Distance between tracks is measured from the track centers.

Mark

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Posted by jrbernier on Monday, April 19, 2010 8:58 PM

  Some old yard tracks were laid on 12 '0' centers, and they are really tight to work around.  I have a friend that almost got 'cornered' as a 89' auto car kicked out on an old curved yard track in South Mpls one night.  Sometime in the early 60's the federal regulation specified 15' 0" centers for new construction.  Previous to that, many yard and mainline centers were in the 13'-14' range.  2 actual inches in HO works out to something like 14' 6".  The Atlas Customline track system uses 2" as it's default spacing for yard ladders/crossovers.  I use 2" on tangent track and 'widen' it out to 2.5" on curves(just to be safe).   A lot of folks use 2.5" in their yard tracks as it is easier to re-reail a car with a little 'finger' clearance.

  Many prototype lines are now spacing mainline tracks wider to allow for m-o-w crews to remain 'mounted' while a road train passes at restricted speed.   IIRC, the new UP construction uses at least 20', and BNSF has been using something like 25'-30' track centers on new construction or when adding a 2nd or 3rd mainline track.  Considering the tight real estate we modelers work with, you made decide to keep thing s tight just to save space!

Jim

Modeling BNSF  and Milwaukee Road in SW Wisconsin

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Posted by ATLANTIC CENTRAL on Monday, April 19, 2010 9:06 PM

jrbernier

  Some old yard tracks were laid on 12 '0' centers, and they are really tight to work around.  I have a friend that almost got 'cornered' as a 89' auto car kicked out on an old curved yard track in South Mpls one night.  Sometime in the early 60's the federal regulation specified 15' 0" centers for new construction.  Previous to that, many yard and mainline centers were in the 13'-14' range.  2 actual inches in HO works out to something like 14' 6".  The Atlas Customline track system uses 2" as it's default spacing for yard ladders/crossovers.  I use 2" on tangent track and 'widen' it out to 2.5" on curves(just to be safe).   A lot of folks use 2.5" in their yard tracks as it is easier to re-reail a car with a little 'finger' clearance.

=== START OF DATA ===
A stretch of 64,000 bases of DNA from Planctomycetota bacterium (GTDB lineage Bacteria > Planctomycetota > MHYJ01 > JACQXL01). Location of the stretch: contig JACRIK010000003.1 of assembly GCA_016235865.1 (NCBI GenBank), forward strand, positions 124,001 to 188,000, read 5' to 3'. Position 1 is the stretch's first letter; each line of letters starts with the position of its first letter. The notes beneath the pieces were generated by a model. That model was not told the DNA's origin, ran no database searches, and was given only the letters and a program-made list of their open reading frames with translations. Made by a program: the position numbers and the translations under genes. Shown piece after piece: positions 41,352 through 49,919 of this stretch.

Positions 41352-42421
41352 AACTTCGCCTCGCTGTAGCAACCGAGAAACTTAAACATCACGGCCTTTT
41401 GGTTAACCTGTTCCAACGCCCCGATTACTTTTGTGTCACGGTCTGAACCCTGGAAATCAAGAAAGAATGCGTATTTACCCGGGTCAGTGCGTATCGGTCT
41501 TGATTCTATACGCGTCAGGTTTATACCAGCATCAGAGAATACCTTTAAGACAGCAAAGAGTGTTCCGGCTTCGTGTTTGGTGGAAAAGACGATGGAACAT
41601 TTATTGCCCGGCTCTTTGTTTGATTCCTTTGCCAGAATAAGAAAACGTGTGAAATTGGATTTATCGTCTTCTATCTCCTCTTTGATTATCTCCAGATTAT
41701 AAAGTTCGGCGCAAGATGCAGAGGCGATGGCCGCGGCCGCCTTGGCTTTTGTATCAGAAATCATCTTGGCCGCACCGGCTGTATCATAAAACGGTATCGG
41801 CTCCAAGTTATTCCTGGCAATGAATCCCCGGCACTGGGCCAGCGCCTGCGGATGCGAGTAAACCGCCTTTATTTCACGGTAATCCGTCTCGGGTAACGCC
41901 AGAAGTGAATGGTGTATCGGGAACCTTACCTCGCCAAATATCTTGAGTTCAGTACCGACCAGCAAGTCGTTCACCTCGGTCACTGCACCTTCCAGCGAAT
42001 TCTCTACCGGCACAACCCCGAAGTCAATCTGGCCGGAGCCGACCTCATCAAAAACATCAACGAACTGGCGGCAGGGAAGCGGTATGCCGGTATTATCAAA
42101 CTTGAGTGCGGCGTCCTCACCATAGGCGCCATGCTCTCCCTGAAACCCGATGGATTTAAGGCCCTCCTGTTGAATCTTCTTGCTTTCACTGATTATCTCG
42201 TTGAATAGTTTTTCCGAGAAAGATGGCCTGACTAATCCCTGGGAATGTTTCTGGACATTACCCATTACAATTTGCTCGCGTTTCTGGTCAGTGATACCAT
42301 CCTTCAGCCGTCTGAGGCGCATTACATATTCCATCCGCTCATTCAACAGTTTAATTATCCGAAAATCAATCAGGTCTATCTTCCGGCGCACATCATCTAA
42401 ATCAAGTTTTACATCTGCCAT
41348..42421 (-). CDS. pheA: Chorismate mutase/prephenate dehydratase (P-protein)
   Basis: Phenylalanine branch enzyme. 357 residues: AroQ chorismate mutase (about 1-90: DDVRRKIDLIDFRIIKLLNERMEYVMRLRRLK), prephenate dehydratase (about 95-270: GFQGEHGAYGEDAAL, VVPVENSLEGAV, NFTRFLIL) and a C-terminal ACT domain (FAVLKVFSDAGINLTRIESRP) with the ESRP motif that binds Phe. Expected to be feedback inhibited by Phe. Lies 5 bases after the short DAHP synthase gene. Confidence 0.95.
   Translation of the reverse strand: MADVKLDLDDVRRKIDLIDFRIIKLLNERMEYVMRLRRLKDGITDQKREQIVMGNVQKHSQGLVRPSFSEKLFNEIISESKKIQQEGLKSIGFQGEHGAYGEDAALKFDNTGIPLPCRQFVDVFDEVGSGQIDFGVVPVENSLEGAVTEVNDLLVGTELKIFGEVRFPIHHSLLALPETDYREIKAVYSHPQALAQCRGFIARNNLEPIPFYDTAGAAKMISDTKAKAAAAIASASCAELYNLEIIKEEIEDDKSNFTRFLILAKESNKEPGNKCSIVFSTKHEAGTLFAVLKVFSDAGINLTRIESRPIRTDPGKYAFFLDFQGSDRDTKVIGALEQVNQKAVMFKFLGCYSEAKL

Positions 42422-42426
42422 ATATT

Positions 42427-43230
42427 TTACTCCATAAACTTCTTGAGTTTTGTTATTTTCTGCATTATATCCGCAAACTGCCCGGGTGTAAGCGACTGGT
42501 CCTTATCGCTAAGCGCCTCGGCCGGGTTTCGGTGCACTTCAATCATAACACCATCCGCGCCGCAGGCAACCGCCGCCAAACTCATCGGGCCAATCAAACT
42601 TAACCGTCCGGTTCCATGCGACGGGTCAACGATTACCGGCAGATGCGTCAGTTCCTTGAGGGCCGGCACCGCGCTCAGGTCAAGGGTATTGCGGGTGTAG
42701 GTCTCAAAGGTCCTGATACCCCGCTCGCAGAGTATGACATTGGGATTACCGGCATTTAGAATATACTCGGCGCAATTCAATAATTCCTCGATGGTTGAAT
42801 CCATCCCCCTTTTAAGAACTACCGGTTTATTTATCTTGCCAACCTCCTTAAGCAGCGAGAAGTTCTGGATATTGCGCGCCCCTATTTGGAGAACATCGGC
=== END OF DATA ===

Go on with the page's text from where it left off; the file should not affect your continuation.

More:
Many prototype lines are now spacing mainline tracks wider to allow for m-o-w crews to remain 'mounted' while a road train passes at restricted speed.   IIRC, the new UP construction uses at least 20', and BNSF has been using something like 25'-30' track centers on new construction or when adding a 2nd or 3rd mainline track.  Considering the tight real estate we modelers work with, you made decide to keep thing s tight just to save space!

Jim

Jim, thanks for the information on current practices. It is interesting that the prototype is widening clearances.

I model the 50's and as such sometimes forget things are changing now days.

I have always considered the 2" standard close enough to prototype for my era when 13' was common and some tight trackage was 12' as you mentioned. And yes, 2" is 14"-6" when scaled out.

My curves are 36" radius an bigger so I have never bothered to widen spacings on curves. I have no problems even with 85' cars or articulated locos, but i don't run many 85' cars, most are limited to 72' - 75'.

Sheldon

A gun and a parachute are much the same. When you need one nothing else will really suffice.

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Posted by markpierce on Monday, April 19, 2010 9:24 PM

ATLANTIC CENTRAL

I have always considered the 2" standard close enough to prototype for my era when 13' was common and some tight trackage was 12' as you mentioned. And yes, 2" is 14"-6" when scaled out.